So, there’s a new show on TLC called “Abby and Brittany” about, you didn’t guess it, conjoined twins living “normal” college lives. The girls are conjoined at the neck, have their own hearts, and share a reproductive and digestive system. I’ve only watched a single episode, in which the girls introduce viewers to their college roommates at Bethel University in Minnesota.
I’m ashamed to admit the show leaves me somewhat squeamish. Watching Abby and Britney speak in unison, share plates of food, and pick outfits together is oddly disconcerting, and then I feel guilty for being disconcerted. There’s nothing wrong with the twenty-two year olds other than the obvious; they really do seem like well-adjusted, intelligent young women. But I am just not accustomed to watching conjoined twins in action, licking barbecue sauce from each other’s fingers, etc etc etc.
And of course the pedestrian question occurs to me: have they or will they have romantic relationships? Can they have sex, ever? Like, ever ever?
I did a little research on the issue of romance and conjoined twins and (gasp) sex,, and found tons of information here:
I discovered that, although we tend to think of the modern preoccupation with reality television as a reflection of our fucked up national culture and value system, people have always wanted to watch “freaks” in their natural state (I do not mean to call Abby and Britney freaks, but, they do fall under the umbrella terms of “freaks” in terms of how Americans have traditionally viewed them in popular culture). Simone Preuss writes of the lovely, raven-haired, and scandalous Blazek twins (originally from Bohemia, or the modern-day Czech Republic):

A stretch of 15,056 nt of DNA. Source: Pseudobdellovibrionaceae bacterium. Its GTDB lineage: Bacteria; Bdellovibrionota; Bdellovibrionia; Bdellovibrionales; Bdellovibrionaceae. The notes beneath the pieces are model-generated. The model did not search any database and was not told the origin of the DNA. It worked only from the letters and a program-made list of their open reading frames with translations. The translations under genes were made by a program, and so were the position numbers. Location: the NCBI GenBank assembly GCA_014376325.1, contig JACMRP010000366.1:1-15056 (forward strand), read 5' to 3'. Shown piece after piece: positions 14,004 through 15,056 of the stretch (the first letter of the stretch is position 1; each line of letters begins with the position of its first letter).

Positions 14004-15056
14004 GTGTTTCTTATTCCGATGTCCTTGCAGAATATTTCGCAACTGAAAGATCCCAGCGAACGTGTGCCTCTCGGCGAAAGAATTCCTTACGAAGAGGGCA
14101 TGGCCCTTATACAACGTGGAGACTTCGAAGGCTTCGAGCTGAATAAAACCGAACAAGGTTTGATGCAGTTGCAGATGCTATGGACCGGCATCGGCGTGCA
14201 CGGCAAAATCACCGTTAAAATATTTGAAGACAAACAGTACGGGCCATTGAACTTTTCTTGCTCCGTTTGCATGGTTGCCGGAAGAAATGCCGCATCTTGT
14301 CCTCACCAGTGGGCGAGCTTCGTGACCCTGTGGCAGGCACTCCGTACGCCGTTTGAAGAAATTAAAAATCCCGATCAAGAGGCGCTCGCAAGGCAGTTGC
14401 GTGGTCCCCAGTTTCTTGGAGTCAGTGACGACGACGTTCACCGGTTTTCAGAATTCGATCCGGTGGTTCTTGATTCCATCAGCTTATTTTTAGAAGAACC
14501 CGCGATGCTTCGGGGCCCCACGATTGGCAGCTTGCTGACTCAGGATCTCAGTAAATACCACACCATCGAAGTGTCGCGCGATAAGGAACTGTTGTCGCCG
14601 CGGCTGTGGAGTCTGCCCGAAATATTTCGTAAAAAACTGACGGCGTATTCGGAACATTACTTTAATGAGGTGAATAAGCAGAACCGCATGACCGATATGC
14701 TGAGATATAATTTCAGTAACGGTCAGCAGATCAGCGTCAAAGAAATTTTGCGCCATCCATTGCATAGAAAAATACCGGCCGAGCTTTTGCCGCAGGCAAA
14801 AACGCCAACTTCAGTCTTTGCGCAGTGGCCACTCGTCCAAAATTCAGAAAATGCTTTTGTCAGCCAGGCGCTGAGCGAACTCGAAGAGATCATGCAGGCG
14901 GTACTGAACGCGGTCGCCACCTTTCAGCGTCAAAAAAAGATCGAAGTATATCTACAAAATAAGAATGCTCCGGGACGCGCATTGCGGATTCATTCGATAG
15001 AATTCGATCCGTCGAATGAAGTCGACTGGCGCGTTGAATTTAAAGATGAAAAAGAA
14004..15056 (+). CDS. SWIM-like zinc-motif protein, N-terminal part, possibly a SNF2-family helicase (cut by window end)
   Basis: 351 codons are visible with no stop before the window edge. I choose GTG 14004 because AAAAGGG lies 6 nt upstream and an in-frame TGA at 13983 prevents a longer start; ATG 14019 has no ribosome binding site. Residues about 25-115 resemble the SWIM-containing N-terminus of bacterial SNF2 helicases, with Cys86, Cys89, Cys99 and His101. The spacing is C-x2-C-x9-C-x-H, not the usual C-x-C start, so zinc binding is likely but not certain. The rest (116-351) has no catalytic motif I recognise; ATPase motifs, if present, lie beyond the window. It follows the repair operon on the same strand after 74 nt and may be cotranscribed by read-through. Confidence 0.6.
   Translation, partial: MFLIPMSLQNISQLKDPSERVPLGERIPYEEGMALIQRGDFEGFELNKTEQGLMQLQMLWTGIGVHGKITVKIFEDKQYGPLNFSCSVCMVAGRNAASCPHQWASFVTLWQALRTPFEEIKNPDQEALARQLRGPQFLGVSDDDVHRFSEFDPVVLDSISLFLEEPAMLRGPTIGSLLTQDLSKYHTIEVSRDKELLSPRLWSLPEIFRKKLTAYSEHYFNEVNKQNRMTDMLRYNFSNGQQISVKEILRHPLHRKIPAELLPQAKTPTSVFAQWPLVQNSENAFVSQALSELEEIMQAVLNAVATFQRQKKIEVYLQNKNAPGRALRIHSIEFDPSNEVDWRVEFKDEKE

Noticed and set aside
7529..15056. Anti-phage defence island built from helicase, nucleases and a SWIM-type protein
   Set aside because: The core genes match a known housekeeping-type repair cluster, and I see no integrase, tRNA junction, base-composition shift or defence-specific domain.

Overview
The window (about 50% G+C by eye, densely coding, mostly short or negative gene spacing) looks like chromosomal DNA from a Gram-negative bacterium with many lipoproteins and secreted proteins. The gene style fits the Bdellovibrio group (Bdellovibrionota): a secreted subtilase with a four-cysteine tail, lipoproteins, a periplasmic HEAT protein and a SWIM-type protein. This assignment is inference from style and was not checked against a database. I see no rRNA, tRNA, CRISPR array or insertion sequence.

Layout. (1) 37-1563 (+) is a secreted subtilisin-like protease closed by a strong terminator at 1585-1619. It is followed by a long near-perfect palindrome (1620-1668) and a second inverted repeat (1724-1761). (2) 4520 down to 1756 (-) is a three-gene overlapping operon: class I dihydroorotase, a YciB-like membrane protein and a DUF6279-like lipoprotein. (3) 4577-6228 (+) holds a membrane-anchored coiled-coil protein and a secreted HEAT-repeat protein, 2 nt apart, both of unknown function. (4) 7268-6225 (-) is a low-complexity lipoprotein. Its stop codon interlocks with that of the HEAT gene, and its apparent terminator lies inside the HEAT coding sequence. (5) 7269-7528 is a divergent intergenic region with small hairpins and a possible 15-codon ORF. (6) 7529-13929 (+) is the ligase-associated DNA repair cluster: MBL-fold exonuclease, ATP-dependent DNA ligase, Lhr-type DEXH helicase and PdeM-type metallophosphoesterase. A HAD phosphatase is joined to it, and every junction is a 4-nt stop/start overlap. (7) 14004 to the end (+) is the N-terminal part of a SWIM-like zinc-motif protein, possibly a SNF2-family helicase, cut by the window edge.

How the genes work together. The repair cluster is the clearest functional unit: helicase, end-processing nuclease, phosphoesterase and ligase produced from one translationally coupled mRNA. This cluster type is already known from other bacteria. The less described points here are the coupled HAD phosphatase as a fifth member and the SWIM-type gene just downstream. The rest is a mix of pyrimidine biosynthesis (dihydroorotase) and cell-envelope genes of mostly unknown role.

“Before their trip to America, on April 16, 1910, Rosa, the more extroverted of the twins, caused quite a stir when she gave birth to a baby boy at the age of 32. In light of the twins’ physical condition, their fame, and the fact that Rosa wasn’t married, it seems they tried to pass Rosa’s ‘sickness’ off as appendicitis. Nobody was fooled, however, and the doctors, too stunned to give any proper medical account of the birth, provided more fodder for a sensationalizing media through their silence. The papers went haywire, making up various stories about Rosa’s sexual encounters and loose morals as well as the delivery itself. The newborn boy was called Franz, after his alleged father, who died fighting in the Austrian army in 1917 – although not before he had married Rosa.”
So, like ladies and gents circa 1910, I am “concerned” or at least “interested” or maybe even “shocked” by the romantic and sexual practices of conjoined twins, which makes me maybe a prude, maybe a pervert, maybe a little bit of both. (All good prudes are perverts, right?)
More fascinating info on the Blazeks found here:
But I digress. The most memorable moment from “Abby and Britney” is when the girls describe each other. They say a lot about who is outgoing, who is a homebody, who is goofy, etc, but it isn’t what they say; its how they say it. They clearly have admiration for one another. The show is a kind of love story; the twins are partners forever as only death can separate them, and there’s something beautiful and touching about their bond. As a friend says in the episode, “They’re the epitome of . . . respect.”
I’m sure I’ll be watching again, if nothing else to test my own squeamishness and learn more about their romances, etc. (yeah, yeah, I want them to go on a double date).
I leave you with a question, dear reader: is this show exploitive or can it bring awareness and acceptance (and maybe make people like me less squeamish about the mere sight of conjoined twins)? Or is it something else entirely? Like, maybe just entertainment?